Darkness and light, sounds and silence – the delight of watching Girish Kasaravalli’s films

You can't show darkness without light, or light without darkness in cinema, Kasaravalli says
Darkness and light, sounds and silence – the delight of watching Girish Kasaravalli’s films
Darkness and light, sounds and silence – the delight of watching Girish Kasaravalli’s films
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By Sahana Maddali

The dark auditorium was only disturbed by the day's light peeping through the edges of heavy window-curtains, like the fisherwomen playing peeping-tom to catch a glimpse of Gulabi's new colour television in Gulabi Talkies or when the audience unanimously chuckled, like when thatha posed for a photo in Dweepa.

That's when I realized that moments of pregnant silence were aplenty. The little auditorium was jam-packed with people at every screening during the Girish Kasaravalli Film Festival held at the National Gallery of Modern Art in Bengaluru on May 21 and 22. The young and old alike sat in silence and watched as the magic of Girish Kasaravalli's cinema took control of their senses. 

The festival was kicked off with Life in Metaphors – A Portrait of Girish Kasaravalli on May 20, a documentary on the filmmaker’s work. This was followed by screenings of six of Kasaravalli's National Award-winning films – Thayi Saheba, Ghatashraddha, Dweepa, Kurmavatara, Kanasemba Kudureyanneri and Gulabi Talkies – on May 21 and 22.

In all of these films, Kasaravalli’s aesthetics comes through. During the course of the festival, he said: “You can't show darkness without light, or light without darkness in cinema.”

And when it comes to sound, where most movies rely on reverberating music to amplify emotions, Kasaravalli suggests that quietness and silences can be just as, or in fact, even more striking.

In Kasaravalli’s first feature film Ghatashraddha, based on UR Ananthamurthy’s short story, when Yamunakka has goes out to check for a ghost, little Nani becomes as stiff as the silence. In later films too, this continues. When Gulabi finds out that her husband has brought the second wife into her hut, sound appears to recede just as fast as her eyes widen in realization.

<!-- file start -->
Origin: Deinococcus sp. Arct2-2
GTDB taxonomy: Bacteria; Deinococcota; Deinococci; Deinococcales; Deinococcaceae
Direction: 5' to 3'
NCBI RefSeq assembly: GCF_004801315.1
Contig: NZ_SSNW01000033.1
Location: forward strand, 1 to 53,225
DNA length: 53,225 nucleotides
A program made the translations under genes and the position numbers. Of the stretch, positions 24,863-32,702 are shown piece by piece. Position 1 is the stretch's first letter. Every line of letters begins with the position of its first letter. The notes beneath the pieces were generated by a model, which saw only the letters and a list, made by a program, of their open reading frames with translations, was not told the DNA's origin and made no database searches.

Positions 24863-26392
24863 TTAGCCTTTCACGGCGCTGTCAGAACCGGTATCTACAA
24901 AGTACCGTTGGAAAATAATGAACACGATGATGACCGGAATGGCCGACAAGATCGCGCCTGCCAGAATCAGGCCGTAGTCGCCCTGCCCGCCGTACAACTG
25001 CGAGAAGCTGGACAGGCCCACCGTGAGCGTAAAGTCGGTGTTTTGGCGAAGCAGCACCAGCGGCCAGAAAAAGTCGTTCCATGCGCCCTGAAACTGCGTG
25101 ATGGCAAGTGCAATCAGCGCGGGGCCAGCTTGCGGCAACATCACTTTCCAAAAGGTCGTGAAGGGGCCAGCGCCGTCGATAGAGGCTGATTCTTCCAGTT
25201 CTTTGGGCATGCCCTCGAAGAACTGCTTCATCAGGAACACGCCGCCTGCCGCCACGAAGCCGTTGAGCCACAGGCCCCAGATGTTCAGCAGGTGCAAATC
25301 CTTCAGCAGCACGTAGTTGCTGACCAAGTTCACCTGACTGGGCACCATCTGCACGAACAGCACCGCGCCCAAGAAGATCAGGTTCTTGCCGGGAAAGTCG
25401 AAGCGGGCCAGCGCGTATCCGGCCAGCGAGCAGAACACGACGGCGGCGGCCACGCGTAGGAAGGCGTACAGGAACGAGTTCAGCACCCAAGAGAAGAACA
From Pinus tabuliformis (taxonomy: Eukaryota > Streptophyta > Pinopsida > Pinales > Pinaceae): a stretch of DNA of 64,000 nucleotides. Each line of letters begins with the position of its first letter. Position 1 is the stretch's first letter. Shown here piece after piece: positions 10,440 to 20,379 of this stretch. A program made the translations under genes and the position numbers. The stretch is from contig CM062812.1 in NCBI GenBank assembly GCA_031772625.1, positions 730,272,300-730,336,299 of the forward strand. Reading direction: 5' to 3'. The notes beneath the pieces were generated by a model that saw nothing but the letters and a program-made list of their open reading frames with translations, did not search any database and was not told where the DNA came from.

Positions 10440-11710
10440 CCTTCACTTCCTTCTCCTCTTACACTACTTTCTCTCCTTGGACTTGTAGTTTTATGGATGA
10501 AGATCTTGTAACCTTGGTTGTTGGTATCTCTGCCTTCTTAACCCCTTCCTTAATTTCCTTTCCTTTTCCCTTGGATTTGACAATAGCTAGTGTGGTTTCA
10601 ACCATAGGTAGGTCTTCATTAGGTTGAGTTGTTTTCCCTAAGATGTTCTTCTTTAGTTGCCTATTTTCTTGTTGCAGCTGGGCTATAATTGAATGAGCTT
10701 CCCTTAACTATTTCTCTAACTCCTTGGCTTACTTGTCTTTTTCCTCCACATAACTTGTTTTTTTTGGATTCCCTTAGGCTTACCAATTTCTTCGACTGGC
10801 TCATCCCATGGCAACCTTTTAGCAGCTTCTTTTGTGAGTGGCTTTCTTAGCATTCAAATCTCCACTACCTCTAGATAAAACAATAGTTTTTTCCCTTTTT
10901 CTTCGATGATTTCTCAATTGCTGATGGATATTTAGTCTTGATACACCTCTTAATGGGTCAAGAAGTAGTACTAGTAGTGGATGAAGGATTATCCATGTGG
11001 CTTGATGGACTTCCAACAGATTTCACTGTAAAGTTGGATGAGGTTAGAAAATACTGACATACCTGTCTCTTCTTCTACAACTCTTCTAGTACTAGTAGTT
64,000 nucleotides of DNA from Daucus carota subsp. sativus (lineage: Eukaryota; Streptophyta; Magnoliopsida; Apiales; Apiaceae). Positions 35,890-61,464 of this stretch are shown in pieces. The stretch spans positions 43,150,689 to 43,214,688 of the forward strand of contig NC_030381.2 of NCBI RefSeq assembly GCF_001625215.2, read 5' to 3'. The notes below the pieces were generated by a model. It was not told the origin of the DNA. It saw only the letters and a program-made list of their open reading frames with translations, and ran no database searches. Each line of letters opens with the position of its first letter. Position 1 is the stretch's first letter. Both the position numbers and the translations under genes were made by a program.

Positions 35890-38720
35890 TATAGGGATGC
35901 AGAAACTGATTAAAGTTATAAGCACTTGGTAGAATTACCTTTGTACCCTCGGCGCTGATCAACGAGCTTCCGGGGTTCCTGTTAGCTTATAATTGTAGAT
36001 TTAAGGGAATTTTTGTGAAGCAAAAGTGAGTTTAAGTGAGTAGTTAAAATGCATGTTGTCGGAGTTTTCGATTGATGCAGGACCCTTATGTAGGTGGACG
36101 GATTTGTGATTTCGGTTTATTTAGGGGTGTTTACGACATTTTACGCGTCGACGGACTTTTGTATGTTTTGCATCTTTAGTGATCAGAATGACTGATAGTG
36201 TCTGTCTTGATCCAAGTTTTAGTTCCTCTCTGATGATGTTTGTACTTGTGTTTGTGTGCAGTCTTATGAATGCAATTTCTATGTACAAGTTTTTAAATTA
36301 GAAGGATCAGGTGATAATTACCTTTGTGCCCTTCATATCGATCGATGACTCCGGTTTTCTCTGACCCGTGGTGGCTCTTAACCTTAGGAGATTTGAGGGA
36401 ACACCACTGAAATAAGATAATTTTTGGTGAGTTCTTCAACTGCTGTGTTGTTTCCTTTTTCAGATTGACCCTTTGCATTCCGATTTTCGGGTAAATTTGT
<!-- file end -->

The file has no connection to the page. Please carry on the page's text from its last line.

In keeping with this attitude towards sounds and silence, the background music in Kasavaralli’s films is simple and the instruments few and easily identifiable. The music doesn't just fade to allow conversation, it vanishes, almost always. Concentrate, Kasaravalli tells us. 

The spoken word in the film too, is a sensory experience. Each movie is written in the local dialect of that setting and the simple yet substantial script takes on a nice rustic charm. I found myself trying to listen to the language rather than read the subtitles – the cadence of the language is music itself!

Kasaravalli chooses the sharpest point of view in each of his movies – that of the woman. His movies spill the truth of affairs through the most affected character, which is always the woman, thereby roaring feminism. His female characters take on a range of different temperaments. Whether it is Yamuna the obedient, Nagi the persistent, or Gulabi the insistent – they portray, what Kasaravalli calls “roles of men.”

When finally released from the clutches of his compelling stories, the cinematography and the breathtaking performance of the actors, the crowd would return after an hour's break for another dose of the same.

In the panel discussion that followed the last screening on Monday, columnist Prakash Belawadi asked Kasaravalli about where his sympathies as a filmmaker lie.

“How do you, as a film maker, align your sympathy? Because the inner voice or view you can give to some characters and not others. How conscious is this process?”

Kasaravalli says he believes in swaying the gaze of the viewer in a particular direction.

“There are two things. One is first person narrative, like is Ghatashraddha it is as though Nani is narrating the whole story. [But in reality] In cinema such kind of narrative is not possible, even if you use voice-over, only the soundtrack will be in first person whereas all the images will be neutral,” he said.

“But,” he continued, “when it comes to driving the attention of the audience towards the characters, you can sway the point of view of the narrator. We have to position ourselves very clearly as to what we are trying to say through this. Not just the plot. Not just the incident. We are also trying to prove this incident. So we need to know which characters will prove this incident. Very often I find directors fail to recognize the point where they can hinge the incident. That's very crucial for a film-maker.”

On the question of multiplicity in interpretation, raised by Belawadi, Kasaravalli said: “We need to think in terms of poetic imagination,” said Mr. Kasaravalli, “like the way how images are used in poetry. It offers our multiple interpretations and beliefs - so many start opening up as you read [a poem] again and again. The cinema experience should do that.”

To another question, the filmmaker said he couldn’t exactly say which of his films is his favourite.

“Actually, after I make a movie I am very confused. However, I do have a way of placing my films in my head. I speak to people I respect and ask them how they liked my movie, so then I have an idea of how to place my films,” he said.

Although Kasaravalli has always made what have been called art films or non-commercial cinema, he says he hasn’t had much trouble finding producers. “Usually sponsors come to me. I really, don't know why. If I have a script, I agree to make the film, otherwise I don't.”

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